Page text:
20. You could have a little debate on whether Defenders were ever proper off roaders - a bog standard early 90 is a pretty useful tool, especially an ex MoD soft top - but most owners have felt the need to improve the design for safety, speed, grip, vulnerable underparts, better lighting, better heating, better soundproofing, better brakes, better stereo, stronger transmission, better gearing, better rust protection - actually 🤔 when you think about it.. it shouldn't be hard to improve 😄
  21. I gave up on eezibleeds years ago, work ok when the stars are aligned but you're always in the wrong place when they start to blow fluid everywhere. Have got a vacuum bleed kit in the workshop but pretty much always use a cheap Vizibleed one way valve kit now - quick clean and easy.
  22. Take the head off and get it pressure tested and skimmed - pressure testing will show up any cracks. If all good, go through the head gasket replacement proceedure to the letter, including a top quality gasket and new stretch bolts.
  23. BS381-285 Nato green. Either mat or satin finish. Satin tends to look better in my opinion. You can either order it online or go to your local bodyshop supplies place and order it in 1k polyurethane paint, with fast flash thinners to dilute it (or white spirit works).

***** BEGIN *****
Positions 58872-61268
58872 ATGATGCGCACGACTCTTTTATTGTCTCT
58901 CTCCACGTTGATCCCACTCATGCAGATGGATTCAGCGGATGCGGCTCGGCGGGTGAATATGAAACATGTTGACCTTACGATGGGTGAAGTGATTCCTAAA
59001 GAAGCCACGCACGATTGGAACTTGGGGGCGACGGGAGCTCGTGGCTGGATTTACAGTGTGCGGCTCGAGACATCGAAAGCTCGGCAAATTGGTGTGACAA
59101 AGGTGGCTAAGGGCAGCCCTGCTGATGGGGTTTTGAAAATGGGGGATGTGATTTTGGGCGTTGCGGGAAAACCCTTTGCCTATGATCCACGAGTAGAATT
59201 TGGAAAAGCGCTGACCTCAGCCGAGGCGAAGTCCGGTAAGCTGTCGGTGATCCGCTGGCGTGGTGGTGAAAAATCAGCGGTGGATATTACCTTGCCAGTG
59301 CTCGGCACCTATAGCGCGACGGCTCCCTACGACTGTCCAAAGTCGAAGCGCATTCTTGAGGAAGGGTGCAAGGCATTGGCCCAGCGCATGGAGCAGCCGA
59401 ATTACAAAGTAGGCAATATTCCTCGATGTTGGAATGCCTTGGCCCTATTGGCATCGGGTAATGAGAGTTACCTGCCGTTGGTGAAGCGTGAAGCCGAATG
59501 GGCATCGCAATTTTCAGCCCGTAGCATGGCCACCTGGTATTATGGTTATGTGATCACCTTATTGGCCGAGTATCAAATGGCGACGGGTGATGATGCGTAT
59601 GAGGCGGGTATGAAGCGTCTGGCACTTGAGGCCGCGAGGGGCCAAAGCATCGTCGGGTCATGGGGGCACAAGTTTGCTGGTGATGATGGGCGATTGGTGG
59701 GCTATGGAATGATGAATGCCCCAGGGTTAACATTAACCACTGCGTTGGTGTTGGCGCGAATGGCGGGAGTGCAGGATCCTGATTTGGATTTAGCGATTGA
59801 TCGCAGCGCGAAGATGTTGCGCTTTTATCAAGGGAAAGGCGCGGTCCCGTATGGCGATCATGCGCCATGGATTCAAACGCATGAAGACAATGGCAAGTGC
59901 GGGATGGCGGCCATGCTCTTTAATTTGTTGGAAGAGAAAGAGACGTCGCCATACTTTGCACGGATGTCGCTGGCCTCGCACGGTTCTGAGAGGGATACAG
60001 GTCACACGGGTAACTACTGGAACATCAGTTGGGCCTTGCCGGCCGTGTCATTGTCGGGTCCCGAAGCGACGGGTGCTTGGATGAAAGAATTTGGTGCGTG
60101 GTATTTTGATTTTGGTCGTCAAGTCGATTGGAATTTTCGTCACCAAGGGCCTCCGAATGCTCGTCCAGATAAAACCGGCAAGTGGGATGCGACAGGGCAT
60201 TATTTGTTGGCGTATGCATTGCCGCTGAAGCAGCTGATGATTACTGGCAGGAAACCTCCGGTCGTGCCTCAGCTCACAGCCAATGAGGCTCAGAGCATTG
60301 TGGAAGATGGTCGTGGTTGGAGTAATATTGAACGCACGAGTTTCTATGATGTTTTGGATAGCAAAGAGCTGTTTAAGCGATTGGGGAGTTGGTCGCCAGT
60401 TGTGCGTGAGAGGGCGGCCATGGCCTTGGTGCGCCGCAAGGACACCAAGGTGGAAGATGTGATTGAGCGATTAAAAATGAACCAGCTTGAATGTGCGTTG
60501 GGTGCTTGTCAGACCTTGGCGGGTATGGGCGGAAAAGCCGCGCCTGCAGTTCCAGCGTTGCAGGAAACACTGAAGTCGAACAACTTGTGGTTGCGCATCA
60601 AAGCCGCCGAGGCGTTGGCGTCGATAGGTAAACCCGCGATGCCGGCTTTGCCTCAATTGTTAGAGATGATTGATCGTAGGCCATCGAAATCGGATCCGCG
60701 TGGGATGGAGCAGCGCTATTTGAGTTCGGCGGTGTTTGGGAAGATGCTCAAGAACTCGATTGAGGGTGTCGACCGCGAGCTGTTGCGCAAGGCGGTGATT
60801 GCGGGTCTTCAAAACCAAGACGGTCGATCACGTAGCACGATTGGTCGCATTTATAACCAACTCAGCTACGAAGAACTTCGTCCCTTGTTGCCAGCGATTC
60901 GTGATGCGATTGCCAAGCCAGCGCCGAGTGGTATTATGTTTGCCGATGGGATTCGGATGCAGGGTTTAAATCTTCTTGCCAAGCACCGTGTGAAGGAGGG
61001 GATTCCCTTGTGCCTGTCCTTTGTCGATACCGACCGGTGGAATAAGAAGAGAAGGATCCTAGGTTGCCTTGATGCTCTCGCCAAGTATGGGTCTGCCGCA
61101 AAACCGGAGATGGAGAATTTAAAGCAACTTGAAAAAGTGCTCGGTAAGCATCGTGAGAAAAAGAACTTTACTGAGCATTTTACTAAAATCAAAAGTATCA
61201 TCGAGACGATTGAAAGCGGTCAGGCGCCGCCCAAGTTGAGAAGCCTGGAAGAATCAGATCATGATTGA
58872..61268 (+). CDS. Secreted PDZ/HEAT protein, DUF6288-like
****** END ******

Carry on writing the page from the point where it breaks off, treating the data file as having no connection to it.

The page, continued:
24. The air suspension on discos/rangies seems well thought of in southern Africa, especially on corrugated dirt roads. I've done thousands of miles on them myself in various coil sprung land rovers, and traditional springs can give a vicious ride leading to broken coils, shocks, spare wheel carriers, doors, exhausts - even had a windscreen fall out once! So overall maybe one set of maintenance traded for another, but I'm still happy to get shaken to bits with no A/C, leaked on and deafened.
  25. Air suspension makes loads more sense for a Defender - you wonder why it was never an option before. Gone is the dilema of which springs to fit, putting up with tall boingy springs on the motorway or jarring your bones on HD's when there's no load in the back. Much better on corrugated dirt roads, and drop the height and save a few bucks on long motorway journeys. Lets see if they can resist the urge to put huge discs/rims and low profile tyres on.